Manufacturers Unveil Competitiveness Agenda Ahead of Midterm Elections
“Competing to Win” offers a path for bringing the country together around policies, shared values and a unified purpose
Washington, D.C. – Ahead of the midterm elections, the National Association of Manufacturers released its policy roadmap, “Competing to Win,” a comprehensive blueprint featuring immediate solutions for bolstering manufacturers’ competitiveness. It is also a roadmap for policymakers on the laws and regulations needed to strengthen the manufacturing industry in the months and years ahead.
With the country facing rising prices, snarled supply chains and geopolitical turmoil, manufacturers are outlining an actionable competitiveness agenda that Americans across the political spectrum can support. “Competing to Win” includes the policies manufacturers in America will need in place to continue driving the country forward.
“‘Competing to Win’ offers a path for bringing our country together around policies, shared values and a unified purpose,” said NAM President and CEO Jay Timmons. “The NAM is putting forward a plan filled with ideas that policymakers could pursue immediately, including solutions to urgent problems, such as energy security, immigration reform, supply chain disruptions, the ongoing workforce shortage and more. Manufacturers have shown incredible resilience through difficult times, employing more workers now than before the pandemic, but continued resilience is not guaranteed without the policies that are critical to the state of manufacturing in America.”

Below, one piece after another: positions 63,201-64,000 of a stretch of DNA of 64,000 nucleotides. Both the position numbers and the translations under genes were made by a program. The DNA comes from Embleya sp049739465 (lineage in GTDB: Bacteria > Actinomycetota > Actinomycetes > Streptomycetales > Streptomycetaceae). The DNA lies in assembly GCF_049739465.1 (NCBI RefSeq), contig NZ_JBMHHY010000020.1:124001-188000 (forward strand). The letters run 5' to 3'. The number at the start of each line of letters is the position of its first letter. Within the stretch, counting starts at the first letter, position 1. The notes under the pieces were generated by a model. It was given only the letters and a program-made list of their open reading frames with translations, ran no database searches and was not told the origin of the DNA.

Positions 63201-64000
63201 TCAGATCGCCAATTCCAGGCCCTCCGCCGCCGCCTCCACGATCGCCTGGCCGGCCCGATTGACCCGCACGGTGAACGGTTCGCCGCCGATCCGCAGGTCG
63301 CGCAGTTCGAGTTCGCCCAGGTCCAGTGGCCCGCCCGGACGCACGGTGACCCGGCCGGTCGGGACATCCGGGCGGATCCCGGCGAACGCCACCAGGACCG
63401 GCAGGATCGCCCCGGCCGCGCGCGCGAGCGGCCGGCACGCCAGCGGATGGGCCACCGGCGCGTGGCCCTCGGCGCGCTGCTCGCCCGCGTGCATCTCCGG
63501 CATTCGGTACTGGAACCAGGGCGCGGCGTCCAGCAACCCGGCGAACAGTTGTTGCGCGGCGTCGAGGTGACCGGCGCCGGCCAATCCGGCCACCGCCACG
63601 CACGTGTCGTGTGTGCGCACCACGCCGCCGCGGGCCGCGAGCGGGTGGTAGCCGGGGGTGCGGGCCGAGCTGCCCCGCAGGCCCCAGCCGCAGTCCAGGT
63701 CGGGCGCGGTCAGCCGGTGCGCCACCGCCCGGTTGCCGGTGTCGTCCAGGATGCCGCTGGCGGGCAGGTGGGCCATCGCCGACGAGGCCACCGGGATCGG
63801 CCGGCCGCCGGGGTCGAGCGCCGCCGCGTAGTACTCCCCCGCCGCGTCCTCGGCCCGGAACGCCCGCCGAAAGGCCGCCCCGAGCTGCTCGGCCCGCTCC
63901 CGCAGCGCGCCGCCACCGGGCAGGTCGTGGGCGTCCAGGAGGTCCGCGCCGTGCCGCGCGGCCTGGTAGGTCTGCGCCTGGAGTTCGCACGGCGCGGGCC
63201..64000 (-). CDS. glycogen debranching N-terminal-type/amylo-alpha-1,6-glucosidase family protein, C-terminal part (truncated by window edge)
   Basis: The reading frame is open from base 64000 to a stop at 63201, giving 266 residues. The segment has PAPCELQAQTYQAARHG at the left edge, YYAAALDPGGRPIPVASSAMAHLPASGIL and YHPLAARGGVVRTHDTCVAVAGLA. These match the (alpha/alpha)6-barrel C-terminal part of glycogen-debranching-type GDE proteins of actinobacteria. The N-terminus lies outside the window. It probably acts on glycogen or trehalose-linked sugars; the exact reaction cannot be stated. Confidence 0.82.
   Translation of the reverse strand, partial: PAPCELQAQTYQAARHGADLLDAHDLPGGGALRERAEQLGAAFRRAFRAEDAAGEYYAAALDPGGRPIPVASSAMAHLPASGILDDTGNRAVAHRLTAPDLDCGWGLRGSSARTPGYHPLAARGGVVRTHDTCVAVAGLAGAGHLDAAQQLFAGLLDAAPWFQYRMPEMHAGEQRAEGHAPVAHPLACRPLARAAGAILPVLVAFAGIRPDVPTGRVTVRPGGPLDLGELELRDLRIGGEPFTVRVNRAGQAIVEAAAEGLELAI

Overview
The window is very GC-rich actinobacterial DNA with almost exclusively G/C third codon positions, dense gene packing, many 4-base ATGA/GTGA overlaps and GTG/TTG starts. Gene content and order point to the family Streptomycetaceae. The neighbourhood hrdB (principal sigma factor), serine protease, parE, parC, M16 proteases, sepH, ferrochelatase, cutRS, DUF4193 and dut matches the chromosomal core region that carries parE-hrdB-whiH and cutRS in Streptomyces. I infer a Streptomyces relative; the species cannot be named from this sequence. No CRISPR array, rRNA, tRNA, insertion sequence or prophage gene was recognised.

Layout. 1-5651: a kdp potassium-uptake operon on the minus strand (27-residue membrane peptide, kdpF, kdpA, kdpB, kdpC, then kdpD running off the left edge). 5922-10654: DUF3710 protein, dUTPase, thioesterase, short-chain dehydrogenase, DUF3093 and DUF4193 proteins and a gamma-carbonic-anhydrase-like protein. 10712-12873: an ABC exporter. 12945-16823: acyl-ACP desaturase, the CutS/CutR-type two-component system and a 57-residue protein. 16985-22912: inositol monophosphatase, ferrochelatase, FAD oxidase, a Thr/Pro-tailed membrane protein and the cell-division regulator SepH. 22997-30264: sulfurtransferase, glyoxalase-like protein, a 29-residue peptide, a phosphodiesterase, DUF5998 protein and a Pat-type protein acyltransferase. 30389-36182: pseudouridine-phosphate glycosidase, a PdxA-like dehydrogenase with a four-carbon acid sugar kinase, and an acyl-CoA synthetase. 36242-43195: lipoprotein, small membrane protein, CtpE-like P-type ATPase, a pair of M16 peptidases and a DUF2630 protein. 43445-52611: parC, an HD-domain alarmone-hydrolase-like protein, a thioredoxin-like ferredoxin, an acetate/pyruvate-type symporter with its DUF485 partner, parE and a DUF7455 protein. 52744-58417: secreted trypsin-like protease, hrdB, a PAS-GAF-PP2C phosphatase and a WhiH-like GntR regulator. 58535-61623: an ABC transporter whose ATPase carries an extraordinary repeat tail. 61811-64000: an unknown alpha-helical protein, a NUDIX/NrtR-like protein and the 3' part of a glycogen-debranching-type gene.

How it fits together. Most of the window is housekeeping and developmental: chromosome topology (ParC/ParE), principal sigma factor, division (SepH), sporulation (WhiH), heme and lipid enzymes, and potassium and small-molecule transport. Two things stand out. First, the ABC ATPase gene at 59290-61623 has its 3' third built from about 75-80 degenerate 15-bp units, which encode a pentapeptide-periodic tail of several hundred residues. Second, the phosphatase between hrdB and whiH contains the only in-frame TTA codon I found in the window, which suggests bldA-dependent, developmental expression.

The NAM and its members will leverage “Competing to Win” to shape policy debates ahead of the midterm elections, in the remainder of the 117th Congress and at the start of the 118th Congress—including in direct engagement with lawmakers, for grassroots activity, across traditional and digital media and through events in key states and districts as we did following the initial rollout of the roadmap in 2016.
The document focuses on 12 areas of action, and all policies are rooted in the values that have made America exceptional and keep manufacturing strong: free enterprise, competitiveness, individual liberty and equal opportunity.
Learn more about how manufacturers are leading and about the industry’s competitiveness agenda at nam.org/competing-to-win.
The National Association of Manufacturers is the largest manufacturing association in the United States, representing small and large manufacturers in every industrial sector and in all 50 states. Manufacturing employs more than 12.8 million men and women, contributes $2.77 trillion to the U.S. economy annually and accounts for 58% of private-sector research and development. The NAM is the powerful voice of the manufacturing community and the leading advocate for a policy agenda that helps manufacturers compete in the global economy and create jobs across the United States. For more information about the NAM or to follow us on Twitter and Facebook, please visit www.nam.org